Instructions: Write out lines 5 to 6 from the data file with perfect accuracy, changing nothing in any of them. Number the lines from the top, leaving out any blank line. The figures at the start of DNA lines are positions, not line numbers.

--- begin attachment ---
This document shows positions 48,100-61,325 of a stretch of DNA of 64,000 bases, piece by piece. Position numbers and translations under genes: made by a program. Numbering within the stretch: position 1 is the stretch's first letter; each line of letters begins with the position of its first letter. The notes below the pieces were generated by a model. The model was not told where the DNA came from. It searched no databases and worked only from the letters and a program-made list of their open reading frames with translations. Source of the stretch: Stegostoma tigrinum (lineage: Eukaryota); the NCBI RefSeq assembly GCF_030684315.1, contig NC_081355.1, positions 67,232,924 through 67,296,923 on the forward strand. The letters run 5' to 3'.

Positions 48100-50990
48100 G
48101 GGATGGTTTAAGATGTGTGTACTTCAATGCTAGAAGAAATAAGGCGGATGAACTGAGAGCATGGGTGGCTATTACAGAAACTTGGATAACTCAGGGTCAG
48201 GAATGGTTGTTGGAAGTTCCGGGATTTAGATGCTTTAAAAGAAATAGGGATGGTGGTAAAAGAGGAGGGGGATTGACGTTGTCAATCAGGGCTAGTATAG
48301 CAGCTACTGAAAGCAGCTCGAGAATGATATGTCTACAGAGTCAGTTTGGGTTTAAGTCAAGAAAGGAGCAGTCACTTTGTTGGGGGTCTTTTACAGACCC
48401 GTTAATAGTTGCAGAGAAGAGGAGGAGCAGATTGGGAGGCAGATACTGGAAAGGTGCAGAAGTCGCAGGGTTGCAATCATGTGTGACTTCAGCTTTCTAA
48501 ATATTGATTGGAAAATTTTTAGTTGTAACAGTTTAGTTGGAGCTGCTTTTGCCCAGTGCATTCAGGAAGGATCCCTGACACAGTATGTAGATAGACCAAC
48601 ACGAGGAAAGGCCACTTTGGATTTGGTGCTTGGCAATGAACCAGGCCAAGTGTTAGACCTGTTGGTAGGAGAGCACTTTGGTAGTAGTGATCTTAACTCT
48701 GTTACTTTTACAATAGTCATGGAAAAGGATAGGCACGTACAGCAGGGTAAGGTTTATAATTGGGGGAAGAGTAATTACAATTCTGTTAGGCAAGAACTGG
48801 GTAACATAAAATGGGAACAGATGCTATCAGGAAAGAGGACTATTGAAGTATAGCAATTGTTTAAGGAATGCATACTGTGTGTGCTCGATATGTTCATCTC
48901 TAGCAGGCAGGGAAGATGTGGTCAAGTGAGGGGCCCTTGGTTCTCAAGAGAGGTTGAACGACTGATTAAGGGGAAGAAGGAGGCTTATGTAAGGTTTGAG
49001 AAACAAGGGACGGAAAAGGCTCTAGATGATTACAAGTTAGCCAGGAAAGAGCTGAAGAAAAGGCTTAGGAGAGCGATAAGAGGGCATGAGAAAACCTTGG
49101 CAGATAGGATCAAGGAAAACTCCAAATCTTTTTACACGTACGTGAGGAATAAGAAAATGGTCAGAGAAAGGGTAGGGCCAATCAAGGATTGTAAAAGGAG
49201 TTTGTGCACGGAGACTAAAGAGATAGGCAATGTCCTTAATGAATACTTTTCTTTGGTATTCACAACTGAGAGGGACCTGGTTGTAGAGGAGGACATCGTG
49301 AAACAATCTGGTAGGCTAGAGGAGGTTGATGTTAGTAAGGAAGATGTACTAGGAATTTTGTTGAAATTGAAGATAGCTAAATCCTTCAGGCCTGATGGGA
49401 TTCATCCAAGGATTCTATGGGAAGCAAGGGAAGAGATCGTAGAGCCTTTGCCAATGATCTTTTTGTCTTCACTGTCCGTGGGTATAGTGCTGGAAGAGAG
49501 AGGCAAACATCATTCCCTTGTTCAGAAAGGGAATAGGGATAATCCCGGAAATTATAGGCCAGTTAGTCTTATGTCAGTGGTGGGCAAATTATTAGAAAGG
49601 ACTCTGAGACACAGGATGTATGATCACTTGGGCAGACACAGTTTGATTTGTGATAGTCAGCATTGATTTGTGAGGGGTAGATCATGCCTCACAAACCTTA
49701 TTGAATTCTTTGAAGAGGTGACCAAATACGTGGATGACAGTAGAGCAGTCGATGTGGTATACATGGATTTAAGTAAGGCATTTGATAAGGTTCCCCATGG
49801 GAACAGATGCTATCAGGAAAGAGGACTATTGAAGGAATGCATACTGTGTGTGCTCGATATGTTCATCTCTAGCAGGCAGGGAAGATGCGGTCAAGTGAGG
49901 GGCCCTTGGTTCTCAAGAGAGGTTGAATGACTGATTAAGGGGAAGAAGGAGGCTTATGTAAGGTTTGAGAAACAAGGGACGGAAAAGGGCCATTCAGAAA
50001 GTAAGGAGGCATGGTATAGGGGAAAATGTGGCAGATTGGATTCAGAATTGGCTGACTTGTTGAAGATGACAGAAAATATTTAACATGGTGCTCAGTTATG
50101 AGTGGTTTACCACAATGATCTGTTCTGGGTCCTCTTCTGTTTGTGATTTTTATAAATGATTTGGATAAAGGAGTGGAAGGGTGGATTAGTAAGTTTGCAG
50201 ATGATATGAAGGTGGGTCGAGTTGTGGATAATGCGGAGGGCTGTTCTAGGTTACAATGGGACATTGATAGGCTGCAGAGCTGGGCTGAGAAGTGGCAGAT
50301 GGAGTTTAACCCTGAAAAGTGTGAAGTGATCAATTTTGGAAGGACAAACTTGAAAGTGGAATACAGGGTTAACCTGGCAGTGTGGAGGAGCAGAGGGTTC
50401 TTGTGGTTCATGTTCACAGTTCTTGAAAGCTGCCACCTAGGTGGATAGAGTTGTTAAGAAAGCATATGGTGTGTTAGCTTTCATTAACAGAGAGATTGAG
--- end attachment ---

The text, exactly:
48201 GAATGGTTGTTGGAAGTTCCGGGATTTAGATGCTTTAAAAGAAATAGGGATGGTGGTAAAAGAGGAGGGGGATTGACGTTGTCAATCAGGGCTAGTATAG
48301 CAGCTACTGAAAGCAGCTCGAGAATGATATGTCTACAGAGTCAGTTTGGGTTTAAGTCAAGAAAGGAGCAGTCACTTTGTTGGGGGTCTTTTACAGACCC